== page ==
What Is the Difference Between Grants.gov and Benefits.gov? #ReplyAll

Every month, Grants.gov receives a significant amount of queries from users hoping to apply for personal financial assistance from the federal government. These individuals might be looking for home repair grants or forms of disability assistance.

Others are unfortunately driven to Grants.gov by scam artists posing as agents of Grants.gov (or some made-up variant) who promise “free government grants” in exchange for monthly fees or gift cards.

What is the difference between Grants.gov and Benefits.gov?

As we have stated before on this blog, it’s important to make a general distinction between individuals (i.e., one person) seeking government assistance and organizations (e.g., a university, state government, or nonprofit) applying for a federal grant.

If you are an individual seeking government assistance, you should go to Benefits.gov. There, you will find eligibility information for a wide range of offerings, including disaster relief, disability assistance, business loans, child care support, and energy assistance, among many more.

The website also has an extremely helpful tool, called Benefit Finder, that can guide you to any federal assistance programs for which you are eligible to apply.

Grants.gov, on the other hand, is a web application that publishes funding opportunities from federal government agencies and serves as a digital mailbox for grant applications submitted by nonprofit organizations, universities, institutions, local governments, and other entities.

Grants published on Grants.gov fund the development and management of government programs and projects that benefit the public in some way.

If you are a researcher, grant manager, local government employee, or principal investigator looking to fund work that will benefit the general public, then you are in the right place. Click here to begin searching for grants relevant to your field or industry.

To learn more about Grants.gov and its services, visit the homepage, follow us on Twitter, or subscribe to future blog posts using the email field in the right-hand column.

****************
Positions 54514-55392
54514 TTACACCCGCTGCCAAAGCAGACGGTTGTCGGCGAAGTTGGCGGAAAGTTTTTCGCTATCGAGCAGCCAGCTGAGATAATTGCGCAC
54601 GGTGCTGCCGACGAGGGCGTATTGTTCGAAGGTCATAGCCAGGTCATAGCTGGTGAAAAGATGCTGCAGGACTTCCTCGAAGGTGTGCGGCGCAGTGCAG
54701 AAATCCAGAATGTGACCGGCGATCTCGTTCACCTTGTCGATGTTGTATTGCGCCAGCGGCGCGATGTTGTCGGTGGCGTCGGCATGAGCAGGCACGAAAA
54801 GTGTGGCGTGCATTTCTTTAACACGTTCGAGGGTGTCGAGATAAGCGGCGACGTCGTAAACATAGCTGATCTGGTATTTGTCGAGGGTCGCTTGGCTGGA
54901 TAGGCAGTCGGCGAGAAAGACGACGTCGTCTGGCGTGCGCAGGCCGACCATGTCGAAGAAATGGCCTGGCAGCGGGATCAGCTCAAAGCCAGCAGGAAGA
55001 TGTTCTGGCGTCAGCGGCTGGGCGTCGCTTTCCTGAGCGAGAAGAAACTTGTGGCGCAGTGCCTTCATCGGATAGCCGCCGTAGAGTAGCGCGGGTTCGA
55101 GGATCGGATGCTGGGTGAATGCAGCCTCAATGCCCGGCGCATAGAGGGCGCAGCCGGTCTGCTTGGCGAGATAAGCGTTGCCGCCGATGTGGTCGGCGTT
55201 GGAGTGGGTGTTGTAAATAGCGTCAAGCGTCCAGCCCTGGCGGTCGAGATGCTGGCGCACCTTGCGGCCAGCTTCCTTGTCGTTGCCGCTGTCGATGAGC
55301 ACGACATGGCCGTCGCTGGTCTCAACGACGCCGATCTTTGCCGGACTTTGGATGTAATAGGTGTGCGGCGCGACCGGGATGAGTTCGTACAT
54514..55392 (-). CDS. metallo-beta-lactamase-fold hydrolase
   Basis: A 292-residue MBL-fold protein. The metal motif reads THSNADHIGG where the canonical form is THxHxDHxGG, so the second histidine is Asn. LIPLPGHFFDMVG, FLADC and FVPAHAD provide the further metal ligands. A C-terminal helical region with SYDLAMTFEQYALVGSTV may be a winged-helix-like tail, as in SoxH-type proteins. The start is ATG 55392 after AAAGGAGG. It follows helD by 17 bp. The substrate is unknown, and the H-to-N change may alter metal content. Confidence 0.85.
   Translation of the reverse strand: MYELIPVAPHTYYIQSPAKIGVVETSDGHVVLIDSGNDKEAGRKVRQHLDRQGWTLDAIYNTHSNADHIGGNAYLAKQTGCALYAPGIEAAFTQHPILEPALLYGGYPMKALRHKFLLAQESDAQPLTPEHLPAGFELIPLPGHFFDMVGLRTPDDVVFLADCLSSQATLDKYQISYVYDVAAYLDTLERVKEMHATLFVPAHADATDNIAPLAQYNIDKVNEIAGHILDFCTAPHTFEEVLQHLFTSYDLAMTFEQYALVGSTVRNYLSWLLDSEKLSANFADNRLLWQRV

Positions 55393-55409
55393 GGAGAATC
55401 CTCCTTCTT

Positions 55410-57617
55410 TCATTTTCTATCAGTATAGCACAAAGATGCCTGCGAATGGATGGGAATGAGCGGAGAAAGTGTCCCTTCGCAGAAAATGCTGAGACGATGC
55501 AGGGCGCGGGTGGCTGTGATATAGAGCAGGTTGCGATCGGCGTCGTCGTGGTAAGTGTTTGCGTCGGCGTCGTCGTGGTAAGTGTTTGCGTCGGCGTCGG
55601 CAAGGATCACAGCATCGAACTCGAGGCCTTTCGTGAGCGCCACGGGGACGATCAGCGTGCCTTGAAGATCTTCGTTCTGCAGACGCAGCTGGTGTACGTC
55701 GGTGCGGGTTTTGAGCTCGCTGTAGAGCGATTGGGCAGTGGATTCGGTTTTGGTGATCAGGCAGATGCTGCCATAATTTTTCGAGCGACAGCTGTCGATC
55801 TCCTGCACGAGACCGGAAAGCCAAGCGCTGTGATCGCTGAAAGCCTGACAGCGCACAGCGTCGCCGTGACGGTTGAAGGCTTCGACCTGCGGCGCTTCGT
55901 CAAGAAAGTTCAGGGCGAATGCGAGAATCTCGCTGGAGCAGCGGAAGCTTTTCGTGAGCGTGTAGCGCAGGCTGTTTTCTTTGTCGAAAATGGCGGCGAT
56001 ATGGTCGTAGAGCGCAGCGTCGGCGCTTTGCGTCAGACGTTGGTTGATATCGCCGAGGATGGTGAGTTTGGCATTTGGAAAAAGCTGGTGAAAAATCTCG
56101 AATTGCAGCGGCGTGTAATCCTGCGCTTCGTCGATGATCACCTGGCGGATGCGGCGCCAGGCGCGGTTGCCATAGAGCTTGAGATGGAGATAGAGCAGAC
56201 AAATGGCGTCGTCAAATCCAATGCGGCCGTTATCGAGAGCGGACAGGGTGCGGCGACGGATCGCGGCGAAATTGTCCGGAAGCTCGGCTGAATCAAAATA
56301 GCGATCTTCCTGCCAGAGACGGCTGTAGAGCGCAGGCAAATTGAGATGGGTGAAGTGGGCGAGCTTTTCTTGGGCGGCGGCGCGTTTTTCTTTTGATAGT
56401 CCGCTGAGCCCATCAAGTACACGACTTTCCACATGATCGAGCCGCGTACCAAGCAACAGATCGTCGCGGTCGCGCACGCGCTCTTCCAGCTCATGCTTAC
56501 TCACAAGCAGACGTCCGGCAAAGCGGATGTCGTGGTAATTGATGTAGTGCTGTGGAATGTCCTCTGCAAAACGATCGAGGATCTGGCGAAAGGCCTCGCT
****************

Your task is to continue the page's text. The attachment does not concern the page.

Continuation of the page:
8 thoughts on “What Is the Difference Between Grants.gov and Benefits.gov? #ReplyAll

  1. I would like to know where to go for financial help to get my car fixed to I can be safe for work. Thank you in advance.

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    1. Hi Ms. Suaurez, we recommend going to Benefits.gov as the post recommends: “If you are an individual seeking government assistance, you should go to Benefits.gov. There, you will find eligibility information for a wide range of offerings, including disaster relief, disability assistance, business loans, child care support, and energy assistance, among many more.”

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  2. I am drawing disibily when i strarted drawing they off set my check, now my x wife and three kids or not getting a check, but i never got ajustment on my check i can’t make it on seven hundred a month , i need dental work, repairs on pickup, i want to know were is my money they off set that they are not drawing were it at l need so bad , who do i need to call someone give me a phone no. Please help!

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  3. Hello ,I am a disabled mother of 2, disability caused by my ex-husband. As am aging I am having loads of health problems. Financial lack is another situation. My combined income is $1900+ I would like to go back to school through the Cobb Works Program but, my income is too high. My daughter is going on her second year of college at Georgia State, they are not offering extra financial help because I’m not poor enough. School starts in a few weeks and there is not enough money to pay her tuition. She worked for the summer but she is still short $2000+. What should I do? I’ve worked since I was 16 years old, I am not lazy neither is my child. I am trying hard to make ends meet, but $1900 don”t go far. Please help. PS. she is study to be a doctor, I don’t want her dream to go unfulfilled.

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    1. Hi Nita, please go to https://www.benefits.gov/ and complete the Benefits Finder tool to see if you are eligible for federal financial assistance. You may also look into state / local government opportunities for financial benefits and grants for education.

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